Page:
Defending the Freedom to Own Pets


The Future of Dogs in an Animal Rights America

by Walt Hutchens


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Pet Ownership: Right or Privilege?

We often hear people say, that owning animals is a privilege, not a right. These are usually people who love animals and care very much about their welfare.

This misunderstands the meaning of the words 'right' and 'privilege' and the point is important.

A 'right' is there from the beginning: it is God-given or yours as a matter of birth. It cannot be refused or not granted.

Many rights are enumerated in our Consitution: The rights to assemble peaceably, keep and bear arms, be secure in our "persons, houses, papers, and effects" are examples. The right to own property is not specifically stated; I think because it was considered so basic as to not need to be listed. Animals are property.

A privilege, on the other hand, is created by government. It only exists when government gives it to you. In the U.S., driving an automobile is a privilege. It is NOT yours at birth or at age 16, but only when you pass a test and only so long you comply with certain laws.

If you agree to testify in an important criminal case you might be given a privilege of immunity from prosecution for your part in the crime in exchange for your testimony. PRIVILEGE ... government gives it to you IF government wants to do so.

That something is a right does not, however, mean that goverment cannot interfere. My right to free speech is well established but if I threaten the life of the president, yell "Fire" in a crowded theater, or joke about having a bomb as I get on an airliner, government WILL interfere with my exercise of that right. Basically rights are 'there' but they are not absolute: If my use of my rights gets in the way of you enjoying yours, the government will draw the line.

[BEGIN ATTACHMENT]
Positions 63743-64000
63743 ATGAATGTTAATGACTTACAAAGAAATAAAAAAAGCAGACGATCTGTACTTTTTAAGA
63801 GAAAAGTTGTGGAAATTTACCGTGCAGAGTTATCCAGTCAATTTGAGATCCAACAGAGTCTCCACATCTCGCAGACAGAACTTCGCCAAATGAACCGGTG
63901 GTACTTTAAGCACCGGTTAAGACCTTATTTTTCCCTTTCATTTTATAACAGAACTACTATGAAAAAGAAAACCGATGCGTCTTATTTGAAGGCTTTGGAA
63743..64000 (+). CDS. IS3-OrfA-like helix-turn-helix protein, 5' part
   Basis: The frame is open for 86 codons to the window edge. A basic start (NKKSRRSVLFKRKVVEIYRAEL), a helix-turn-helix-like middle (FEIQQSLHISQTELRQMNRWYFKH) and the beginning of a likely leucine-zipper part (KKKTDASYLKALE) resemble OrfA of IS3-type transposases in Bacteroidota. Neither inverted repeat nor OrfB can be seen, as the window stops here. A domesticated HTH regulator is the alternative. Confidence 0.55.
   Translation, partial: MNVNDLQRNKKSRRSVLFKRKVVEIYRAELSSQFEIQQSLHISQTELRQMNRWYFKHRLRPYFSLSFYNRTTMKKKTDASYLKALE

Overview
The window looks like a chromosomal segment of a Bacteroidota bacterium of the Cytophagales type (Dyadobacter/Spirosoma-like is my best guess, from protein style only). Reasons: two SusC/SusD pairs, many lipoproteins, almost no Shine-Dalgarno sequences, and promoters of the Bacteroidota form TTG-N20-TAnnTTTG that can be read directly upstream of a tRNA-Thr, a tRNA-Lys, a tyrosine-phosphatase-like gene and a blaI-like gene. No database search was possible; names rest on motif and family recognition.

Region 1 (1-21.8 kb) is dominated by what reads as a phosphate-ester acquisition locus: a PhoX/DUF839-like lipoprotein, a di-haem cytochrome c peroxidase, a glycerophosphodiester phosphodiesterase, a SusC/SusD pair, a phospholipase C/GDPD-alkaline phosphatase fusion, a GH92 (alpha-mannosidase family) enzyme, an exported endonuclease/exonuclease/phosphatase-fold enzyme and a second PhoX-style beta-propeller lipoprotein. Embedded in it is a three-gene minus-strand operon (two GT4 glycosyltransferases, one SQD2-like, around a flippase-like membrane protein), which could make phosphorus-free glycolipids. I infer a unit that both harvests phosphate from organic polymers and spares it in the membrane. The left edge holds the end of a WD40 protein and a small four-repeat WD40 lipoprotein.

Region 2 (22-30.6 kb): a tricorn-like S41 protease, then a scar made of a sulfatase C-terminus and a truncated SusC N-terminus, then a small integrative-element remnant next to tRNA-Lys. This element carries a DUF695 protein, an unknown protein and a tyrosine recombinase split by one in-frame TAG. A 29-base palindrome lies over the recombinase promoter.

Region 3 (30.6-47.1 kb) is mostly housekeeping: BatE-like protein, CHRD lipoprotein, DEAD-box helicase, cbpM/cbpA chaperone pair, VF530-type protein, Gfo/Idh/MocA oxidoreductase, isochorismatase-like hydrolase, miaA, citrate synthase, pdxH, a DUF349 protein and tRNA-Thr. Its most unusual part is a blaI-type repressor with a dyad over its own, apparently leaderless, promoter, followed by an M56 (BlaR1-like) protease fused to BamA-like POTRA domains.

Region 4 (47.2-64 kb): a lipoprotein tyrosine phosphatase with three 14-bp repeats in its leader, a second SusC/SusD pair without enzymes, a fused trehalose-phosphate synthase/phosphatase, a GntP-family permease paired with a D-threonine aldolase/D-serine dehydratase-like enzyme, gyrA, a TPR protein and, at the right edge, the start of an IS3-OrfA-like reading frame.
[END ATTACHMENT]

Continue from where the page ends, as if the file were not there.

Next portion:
Ownership of property is a right. The use of property, however, has lines drawn around it just as do other rights. I have the right to own a knife but not to attack someone with it. Owning a car is a right but driving it requires a license, which is a privilege.

Owning a chair is certainly a right, and so is hitting it with a bat. Owning a dog is a right too -- but you better NOT try that bat thing, because the right of hitting your property is restricted when it comes to animals. And the same is true for many other 'uses' of animal property -- things we call 'neglect' and 'cruelty.'

In other words, owning property is a right but uses of property are limited by law. In the worst cases your property can be taken away.

Now you might say "Who cares? If a right can be fenced in by laws, what's the difference between a right and a privilege?" But there's a very important difference. Your rights are there from the beginning: Government can only limit them based on what you actually do. ANYBODY can get a dog, and he can keep it UNLESS he hits some law that says he can't. Privileges, however, aren't there until they're given.

If pets become a privilege then (at least implicitly) you will have to apply for a license to buy a dog. Is this really where we want to go?

Walt Hutchens

Timbreblue Whippets


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